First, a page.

This demountable pavilion installation – which has been delivered by the US architect Studio Sean Canty for the 2023 Venice Architecture Biennale – notably capitalises on performance-based design and digital fabrication techniques, through the expertise of AKT II and the specialist timber contractor LignoAlp respectively, to enable the structure’s future disassembly and reuse.
A temporary pavilion for the 2023 Venice Biennale that’s realised through advanced design and fabrication.
Conceptually, the project pays homage to two domestic sheds that were built by Canty’s great-grandfather Edgar, who was living in the rural community of Elliot within the southern US state of South Carolina, during the country’s pre-civil-rights era. As Canty describes, the original sheds functioned as places for both living and recreation: “One shed is a home of joy, belonging, and struggle. The other is a juke-joint filled with smoke, rhythm and blues.”
The new installation now reimagines these historic sheds as a singular, contemporary pavilion structure, and in doing so highlights the architectural history and values of the era’s Black community; the pavilion’s over-scaled roof symbolically emphasises the original sheds’ function of shelter.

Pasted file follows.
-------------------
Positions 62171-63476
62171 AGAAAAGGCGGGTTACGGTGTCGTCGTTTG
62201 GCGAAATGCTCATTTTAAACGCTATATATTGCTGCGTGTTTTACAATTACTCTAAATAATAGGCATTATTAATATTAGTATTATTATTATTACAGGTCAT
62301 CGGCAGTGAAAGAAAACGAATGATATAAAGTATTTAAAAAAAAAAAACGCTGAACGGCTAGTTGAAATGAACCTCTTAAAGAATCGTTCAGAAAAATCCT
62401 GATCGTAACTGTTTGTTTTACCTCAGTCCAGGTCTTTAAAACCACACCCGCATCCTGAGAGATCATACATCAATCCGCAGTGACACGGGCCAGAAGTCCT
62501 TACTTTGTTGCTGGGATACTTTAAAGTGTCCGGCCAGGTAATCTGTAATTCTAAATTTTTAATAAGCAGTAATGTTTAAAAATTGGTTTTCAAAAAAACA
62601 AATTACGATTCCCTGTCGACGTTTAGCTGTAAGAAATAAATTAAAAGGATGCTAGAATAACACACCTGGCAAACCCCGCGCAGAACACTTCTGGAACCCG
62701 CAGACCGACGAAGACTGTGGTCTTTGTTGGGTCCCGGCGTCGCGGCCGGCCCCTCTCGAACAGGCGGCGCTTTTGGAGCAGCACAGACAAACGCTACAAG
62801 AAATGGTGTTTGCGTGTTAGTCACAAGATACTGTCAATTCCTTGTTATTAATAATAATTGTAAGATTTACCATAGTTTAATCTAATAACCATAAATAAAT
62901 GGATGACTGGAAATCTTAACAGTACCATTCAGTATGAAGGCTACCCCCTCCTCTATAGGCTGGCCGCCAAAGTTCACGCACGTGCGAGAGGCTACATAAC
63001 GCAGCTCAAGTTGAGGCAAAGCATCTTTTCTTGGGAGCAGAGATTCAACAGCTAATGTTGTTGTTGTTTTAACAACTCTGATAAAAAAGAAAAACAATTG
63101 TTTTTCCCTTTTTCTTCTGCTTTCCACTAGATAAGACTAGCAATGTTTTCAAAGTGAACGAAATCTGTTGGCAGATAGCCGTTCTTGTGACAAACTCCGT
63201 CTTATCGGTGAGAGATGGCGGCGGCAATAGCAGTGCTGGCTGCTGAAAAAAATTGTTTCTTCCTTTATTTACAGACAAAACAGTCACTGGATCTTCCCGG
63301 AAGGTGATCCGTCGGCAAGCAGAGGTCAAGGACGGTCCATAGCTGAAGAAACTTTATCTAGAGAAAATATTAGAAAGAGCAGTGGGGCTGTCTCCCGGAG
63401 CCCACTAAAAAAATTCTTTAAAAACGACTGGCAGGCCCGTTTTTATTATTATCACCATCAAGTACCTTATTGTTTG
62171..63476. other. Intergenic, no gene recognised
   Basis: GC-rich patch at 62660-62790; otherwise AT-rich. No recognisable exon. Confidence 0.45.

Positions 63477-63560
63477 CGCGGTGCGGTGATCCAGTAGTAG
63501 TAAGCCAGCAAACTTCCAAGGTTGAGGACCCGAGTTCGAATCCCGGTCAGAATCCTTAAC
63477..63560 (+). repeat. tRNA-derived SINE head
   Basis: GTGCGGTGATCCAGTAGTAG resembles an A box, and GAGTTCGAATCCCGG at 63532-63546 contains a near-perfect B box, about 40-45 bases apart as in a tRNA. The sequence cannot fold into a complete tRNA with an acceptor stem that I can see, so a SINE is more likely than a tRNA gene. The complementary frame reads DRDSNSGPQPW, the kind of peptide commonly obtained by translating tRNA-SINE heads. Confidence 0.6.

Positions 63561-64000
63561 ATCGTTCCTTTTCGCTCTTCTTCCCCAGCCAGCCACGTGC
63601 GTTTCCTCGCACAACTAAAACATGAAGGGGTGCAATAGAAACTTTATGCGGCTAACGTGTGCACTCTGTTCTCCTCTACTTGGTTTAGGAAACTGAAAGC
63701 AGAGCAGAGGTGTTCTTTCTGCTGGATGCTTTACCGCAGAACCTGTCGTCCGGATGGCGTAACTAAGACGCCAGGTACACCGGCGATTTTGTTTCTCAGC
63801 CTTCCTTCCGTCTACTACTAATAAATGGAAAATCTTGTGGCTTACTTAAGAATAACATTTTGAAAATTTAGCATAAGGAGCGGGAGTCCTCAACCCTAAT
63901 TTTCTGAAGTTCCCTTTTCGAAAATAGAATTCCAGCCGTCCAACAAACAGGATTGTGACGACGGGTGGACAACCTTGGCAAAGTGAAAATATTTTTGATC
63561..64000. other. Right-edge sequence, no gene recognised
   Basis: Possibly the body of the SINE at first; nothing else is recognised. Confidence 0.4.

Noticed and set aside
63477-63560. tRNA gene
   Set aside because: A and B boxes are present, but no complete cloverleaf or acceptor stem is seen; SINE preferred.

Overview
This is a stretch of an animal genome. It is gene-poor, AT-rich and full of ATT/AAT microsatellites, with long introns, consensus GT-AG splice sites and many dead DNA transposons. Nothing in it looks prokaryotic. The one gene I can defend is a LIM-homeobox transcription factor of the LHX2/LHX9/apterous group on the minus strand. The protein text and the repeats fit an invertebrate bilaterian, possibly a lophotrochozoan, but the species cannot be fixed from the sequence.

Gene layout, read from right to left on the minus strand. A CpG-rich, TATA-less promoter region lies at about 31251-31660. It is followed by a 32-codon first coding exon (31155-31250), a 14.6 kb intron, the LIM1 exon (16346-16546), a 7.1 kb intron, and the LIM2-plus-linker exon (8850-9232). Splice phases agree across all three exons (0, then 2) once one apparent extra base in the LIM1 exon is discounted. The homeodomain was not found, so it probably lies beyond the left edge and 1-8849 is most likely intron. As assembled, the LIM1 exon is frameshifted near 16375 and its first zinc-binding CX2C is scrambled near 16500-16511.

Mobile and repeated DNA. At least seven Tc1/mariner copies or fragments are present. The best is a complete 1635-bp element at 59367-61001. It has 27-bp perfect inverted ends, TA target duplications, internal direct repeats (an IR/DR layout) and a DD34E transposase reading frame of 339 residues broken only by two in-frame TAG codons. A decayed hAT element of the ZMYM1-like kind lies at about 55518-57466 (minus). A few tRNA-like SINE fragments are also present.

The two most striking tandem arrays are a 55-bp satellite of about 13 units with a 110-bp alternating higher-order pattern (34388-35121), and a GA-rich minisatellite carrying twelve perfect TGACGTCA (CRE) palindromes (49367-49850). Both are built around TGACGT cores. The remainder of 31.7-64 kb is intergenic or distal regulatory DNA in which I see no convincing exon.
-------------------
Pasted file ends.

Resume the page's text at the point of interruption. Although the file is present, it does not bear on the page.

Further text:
Altogether, the pavilion is framed in regular timber which is then clad with Birch plywood panels. Within the structural frame, mechanical fastenings are eliminated wherever possible through the use of slotted connections, which simply capitalise on the structure’s geometry and the timber’s malleability together to achieve the required structural performance.
For delivery at the Venice exhibition, the pavilion’s overall structural ‘planes’ were fabricated and assembled in a factory, before then being transported to the venue and secured together using a rationalised configuration of steel screws. The plywood sheeting was then installed onto the structural frame in-situ.
‘Edgar’s Sheds’ has been exhibited within the Biennale’s flagship Central Pavilion complex. The 2023 festival is curated by architect Leslie Lokko, with the theme ‘The Laboratory of the Future’.